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roundtable tothis all of you and to the chair committee member. i want to return to the issue of cyber security. the advocates of the bill that has passed the house said that m morale,ed to raise the and attract the best and brightest cyber professionals. i do have a hard time thinking that a name change really does all that, and i understand you are saying it is more than a name change. the cyber director, policy task force at the center for strategic and international studies cochaired by michael mccaul called for an independent operation cyber component and dhs on par with the coast guard. beyond just changing the name,
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this committee needs to hold hearings and consider the possibility of creating a separate cyber security component and dhs. i understand your first answer to me was, look, it is all of a piece. i do understand that, but i think cyber security is as important as border security. it is important as marine security. and so, i am having a hard time understanding why we would not follow the independent report, and really elevate this to the command that he needs to be elevated to. being elevated to an operating component, and that is essential in the distinction that it will have everything it needs to operate. it will have its own procurement. it will be our eighth operating agency. that is important because it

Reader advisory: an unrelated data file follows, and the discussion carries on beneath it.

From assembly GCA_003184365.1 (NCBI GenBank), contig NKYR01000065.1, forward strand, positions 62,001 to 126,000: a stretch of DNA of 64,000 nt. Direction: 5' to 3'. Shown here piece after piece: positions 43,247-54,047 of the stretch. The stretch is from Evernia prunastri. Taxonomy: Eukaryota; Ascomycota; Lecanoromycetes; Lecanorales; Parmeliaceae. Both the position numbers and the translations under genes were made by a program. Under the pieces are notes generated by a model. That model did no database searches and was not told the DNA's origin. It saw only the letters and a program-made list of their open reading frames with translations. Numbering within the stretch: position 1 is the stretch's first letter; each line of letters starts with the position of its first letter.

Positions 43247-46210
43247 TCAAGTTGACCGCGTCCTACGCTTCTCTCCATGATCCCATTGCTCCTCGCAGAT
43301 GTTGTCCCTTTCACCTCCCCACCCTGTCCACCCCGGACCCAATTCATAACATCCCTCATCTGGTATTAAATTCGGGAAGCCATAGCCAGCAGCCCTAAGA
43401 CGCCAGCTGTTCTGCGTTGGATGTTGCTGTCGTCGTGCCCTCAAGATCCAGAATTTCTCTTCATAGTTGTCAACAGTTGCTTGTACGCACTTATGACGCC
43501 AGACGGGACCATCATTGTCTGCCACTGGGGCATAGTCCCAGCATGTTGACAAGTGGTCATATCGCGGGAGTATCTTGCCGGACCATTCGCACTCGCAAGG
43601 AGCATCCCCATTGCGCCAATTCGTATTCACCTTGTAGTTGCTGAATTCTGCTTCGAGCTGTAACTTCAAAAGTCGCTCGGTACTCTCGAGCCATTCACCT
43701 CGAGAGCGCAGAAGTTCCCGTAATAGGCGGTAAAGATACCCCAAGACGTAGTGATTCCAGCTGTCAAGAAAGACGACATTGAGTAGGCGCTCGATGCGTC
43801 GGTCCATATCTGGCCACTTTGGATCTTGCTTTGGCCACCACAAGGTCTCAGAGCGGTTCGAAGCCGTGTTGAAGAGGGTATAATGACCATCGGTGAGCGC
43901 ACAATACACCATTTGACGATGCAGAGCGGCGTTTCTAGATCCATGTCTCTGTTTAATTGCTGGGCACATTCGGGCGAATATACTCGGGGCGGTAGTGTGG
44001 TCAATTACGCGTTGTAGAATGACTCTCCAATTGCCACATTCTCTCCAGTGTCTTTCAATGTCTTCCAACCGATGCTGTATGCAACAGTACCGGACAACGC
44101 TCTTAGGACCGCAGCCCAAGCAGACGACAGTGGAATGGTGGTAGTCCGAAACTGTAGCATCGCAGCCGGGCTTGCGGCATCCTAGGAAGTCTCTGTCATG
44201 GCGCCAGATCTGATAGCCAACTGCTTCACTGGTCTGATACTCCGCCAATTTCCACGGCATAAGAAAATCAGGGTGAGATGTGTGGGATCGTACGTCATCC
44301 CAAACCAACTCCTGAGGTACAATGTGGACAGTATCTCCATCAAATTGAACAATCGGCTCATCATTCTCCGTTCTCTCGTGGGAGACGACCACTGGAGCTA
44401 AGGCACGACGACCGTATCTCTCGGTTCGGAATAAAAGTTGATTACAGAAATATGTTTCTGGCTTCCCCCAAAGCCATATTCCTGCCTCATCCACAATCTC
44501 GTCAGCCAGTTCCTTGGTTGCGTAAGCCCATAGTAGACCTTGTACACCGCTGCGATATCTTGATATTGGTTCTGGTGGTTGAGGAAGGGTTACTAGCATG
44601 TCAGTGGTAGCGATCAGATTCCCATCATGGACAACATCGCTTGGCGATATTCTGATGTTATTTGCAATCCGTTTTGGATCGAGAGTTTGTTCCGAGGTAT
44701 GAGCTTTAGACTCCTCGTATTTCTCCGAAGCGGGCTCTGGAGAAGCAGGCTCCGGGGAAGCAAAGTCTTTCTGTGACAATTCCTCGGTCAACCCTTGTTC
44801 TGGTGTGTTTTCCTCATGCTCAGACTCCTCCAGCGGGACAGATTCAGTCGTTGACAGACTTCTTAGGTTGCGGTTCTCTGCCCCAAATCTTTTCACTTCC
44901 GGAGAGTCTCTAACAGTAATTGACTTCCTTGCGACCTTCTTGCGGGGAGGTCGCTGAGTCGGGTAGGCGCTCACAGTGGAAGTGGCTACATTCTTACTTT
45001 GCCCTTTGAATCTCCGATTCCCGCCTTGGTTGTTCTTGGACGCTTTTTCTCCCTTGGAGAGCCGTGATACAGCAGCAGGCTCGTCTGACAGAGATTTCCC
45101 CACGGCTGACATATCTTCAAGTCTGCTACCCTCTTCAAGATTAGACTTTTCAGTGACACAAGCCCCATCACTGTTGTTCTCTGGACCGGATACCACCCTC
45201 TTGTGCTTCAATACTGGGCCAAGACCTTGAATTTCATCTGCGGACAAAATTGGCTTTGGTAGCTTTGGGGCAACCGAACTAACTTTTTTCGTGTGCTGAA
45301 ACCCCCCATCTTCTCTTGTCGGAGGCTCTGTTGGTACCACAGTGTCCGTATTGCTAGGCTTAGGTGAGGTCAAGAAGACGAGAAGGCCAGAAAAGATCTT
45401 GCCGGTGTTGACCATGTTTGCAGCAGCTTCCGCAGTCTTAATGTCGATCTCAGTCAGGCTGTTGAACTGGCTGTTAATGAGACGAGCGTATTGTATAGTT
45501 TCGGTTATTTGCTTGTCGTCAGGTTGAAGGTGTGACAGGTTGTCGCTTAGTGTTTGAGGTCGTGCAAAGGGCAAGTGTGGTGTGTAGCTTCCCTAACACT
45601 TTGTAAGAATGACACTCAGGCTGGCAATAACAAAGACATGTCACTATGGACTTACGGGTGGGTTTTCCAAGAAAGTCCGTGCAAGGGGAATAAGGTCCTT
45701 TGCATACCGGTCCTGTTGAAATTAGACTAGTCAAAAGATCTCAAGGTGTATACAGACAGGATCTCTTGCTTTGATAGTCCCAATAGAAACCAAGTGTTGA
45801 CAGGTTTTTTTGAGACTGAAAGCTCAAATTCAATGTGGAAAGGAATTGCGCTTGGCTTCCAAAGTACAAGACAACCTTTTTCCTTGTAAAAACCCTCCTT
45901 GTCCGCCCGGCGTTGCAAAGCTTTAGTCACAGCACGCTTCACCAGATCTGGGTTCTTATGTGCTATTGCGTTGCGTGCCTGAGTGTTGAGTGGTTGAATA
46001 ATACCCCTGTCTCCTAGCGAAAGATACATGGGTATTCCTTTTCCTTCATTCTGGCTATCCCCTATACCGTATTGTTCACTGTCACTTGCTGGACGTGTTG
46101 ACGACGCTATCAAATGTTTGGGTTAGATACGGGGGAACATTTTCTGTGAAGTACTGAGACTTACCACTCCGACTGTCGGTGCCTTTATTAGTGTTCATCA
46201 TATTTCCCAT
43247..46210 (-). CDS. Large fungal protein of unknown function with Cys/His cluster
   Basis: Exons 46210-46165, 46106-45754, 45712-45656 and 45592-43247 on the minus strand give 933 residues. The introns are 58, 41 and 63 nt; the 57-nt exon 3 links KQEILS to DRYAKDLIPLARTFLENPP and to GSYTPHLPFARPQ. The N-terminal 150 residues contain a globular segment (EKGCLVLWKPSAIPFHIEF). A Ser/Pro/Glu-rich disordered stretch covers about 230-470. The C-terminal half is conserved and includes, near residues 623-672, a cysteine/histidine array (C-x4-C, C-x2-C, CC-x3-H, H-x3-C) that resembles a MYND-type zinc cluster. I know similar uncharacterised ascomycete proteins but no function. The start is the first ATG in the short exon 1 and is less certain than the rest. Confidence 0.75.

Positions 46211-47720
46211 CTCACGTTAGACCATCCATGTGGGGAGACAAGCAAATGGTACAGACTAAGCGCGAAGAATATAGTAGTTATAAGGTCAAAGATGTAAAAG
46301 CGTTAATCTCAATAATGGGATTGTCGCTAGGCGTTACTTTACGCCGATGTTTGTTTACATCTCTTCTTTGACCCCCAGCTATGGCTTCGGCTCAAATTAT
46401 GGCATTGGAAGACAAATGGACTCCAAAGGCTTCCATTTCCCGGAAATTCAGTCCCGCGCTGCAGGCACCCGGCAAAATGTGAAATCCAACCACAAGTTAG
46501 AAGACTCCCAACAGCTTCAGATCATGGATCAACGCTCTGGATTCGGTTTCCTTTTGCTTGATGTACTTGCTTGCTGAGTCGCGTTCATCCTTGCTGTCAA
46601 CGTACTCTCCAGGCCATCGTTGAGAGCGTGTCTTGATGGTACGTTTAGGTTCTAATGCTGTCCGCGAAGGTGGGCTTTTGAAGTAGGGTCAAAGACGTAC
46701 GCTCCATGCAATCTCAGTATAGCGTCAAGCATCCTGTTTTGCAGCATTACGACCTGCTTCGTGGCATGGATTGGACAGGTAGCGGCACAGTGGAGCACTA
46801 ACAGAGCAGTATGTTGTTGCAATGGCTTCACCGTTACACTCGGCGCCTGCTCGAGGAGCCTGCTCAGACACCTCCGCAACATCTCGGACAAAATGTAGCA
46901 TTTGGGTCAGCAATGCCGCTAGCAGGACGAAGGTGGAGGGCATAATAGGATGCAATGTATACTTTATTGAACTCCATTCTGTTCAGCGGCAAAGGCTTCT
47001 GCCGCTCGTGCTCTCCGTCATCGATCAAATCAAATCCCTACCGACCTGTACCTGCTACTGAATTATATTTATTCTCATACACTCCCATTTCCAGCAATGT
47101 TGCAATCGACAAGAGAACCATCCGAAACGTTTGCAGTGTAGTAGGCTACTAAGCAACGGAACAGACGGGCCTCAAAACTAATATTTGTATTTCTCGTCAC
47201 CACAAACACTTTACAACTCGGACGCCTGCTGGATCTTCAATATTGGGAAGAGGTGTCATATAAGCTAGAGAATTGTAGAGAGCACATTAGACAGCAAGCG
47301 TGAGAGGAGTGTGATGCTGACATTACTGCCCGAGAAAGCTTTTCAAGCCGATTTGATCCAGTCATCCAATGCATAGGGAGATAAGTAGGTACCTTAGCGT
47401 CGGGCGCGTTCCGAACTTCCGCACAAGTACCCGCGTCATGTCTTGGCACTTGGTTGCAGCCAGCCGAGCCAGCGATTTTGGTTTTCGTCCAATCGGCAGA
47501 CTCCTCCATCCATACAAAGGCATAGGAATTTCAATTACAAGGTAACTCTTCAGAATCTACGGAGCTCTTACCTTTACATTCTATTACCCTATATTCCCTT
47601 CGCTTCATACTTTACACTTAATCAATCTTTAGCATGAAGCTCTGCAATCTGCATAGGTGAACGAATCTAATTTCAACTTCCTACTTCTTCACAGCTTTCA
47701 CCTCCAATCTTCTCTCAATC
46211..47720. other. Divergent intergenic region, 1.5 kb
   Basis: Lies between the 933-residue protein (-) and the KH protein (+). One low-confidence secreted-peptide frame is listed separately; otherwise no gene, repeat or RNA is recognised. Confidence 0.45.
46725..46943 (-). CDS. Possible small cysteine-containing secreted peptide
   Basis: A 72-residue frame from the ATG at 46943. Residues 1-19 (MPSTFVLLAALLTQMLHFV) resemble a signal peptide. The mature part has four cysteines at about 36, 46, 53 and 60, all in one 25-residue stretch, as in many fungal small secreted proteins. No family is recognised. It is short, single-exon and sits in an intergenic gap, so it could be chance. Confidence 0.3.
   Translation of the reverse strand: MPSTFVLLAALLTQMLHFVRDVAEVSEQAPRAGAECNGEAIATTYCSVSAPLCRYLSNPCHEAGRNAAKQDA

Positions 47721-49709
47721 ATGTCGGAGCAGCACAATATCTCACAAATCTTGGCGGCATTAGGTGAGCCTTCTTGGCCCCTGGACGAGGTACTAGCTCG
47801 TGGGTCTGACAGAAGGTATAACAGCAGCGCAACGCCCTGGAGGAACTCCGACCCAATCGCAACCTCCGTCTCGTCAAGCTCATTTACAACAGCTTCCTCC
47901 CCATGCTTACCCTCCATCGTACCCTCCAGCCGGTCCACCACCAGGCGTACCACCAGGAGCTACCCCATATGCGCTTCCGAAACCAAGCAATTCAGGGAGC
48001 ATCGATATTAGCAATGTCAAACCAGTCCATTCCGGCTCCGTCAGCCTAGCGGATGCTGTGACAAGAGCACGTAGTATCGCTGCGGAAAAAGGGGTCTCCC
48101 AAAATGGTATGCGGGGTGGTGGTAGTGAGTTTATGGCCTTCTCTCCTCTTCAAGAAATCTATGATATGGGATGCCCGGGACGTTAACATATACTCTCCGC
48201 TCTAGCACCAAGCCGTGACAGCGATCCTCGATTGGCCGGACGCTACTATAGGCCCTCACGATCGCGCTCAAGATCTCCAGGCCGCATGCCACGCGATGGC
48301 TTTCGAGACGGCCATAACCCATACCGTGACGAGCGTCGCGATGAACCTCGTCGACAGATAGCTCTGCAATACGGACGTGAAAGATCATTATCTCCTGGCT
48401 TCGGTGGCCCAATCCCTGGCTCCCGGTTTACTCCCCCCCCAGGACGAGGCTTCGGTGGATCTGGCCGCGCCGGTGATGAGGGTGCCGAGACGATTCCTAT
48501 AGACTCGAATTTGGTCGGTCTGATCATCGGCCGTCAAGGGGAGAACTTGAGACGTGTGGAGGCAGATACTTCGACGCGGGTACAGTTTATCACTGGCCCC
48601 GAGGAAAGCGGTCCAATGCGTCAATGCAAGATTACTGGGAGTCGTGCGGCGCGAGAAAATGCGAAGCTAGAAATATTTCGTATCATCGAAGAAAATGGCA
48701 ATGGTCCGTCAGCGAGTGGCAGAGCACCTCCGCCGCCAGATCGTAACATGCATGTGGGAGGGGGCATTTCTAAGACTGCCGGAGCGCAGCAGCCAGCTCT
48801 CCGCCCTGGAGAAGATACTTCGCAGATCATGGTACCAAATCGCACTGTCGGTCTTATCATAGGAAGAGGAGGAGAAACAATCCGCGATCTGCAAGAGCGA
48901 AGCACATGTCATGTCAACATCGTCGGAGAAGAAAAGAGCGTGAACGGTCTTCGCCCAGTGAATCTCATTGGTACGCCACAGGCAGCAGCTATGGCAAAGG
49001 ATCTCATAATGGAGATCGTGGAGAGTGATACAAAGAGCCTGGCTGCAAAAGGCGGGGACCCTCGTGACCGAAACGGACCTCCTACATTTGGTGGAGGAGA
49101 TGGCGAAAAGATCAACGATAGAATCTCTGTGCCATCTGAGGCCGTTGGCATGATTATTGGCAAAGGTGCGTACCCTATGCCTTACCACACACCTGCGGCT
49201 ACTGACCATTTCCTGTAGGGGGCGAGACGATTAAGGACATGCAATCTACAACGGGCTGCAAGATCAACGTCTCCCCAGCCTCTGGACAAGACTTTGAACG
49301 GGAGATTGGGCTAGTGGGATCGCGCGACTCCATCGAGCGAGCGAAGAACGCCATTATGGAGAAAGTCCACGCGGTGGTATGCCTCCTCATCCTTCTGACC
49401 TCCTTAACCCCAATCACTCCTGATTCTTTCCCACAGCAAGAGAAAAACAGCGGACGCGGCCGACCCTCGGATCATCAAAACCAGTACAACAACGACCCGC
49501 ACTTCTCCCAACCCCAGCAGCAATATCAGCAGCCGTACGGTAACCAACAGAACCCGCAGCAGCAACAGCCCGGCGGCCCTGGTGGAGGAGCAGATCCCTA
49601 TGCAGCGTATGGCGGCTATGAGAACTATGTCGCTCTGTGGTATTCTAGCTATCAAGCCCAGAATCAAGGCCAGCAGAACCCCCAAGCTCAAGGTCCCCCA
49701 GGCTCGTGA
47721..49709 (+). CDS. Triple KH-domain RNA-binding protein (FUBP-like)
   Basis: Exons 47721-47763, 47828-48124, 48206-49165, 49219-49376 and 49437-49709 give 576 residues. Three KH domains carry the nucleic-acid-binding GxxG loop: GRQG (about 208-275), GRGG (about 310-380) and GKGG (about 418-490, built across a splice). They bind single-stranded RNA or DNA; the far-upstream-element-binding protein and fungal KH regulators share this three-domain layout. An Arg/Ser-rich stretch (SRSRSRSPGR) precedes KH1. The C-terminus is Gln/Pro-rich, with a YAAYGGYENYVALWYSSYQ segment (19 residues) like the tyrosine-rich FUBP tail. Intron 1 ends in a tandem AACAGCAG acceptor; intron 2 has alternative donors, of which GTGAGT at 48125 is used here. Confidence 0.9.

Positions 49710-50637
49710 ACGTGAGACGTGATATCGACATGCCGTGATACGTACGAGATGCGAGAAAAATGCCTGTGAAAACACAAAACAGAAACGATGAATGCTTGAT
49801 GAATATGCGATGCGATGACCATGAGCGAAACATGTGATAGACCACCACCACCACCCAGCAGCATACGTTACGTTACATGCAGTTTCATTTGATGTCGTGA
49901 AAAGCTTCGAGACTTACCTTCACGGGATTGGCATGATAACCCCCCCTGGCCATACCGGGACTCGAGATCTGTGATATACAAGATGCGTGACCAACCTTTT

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carries authority and mission support with it. what i think, and it is a judgment call him what goes together -- and it is a judgment call. we have trade. we have customs within it because it was a decision that even though those are independent, they go together. so it is a judgment call on sauber -- call on cyber and critical infrastructure. i think that in the current draft, having the undersecretary of cyber, and having the cyber and a critical infrastructure under two political appointees will allow for the integration, but also allow for one big piece of the organization to truly focus on cyber. but it is a judgment call. >> and to follow-up up on that, mr. scott a mr. kelly, have you all assessed the feasibility of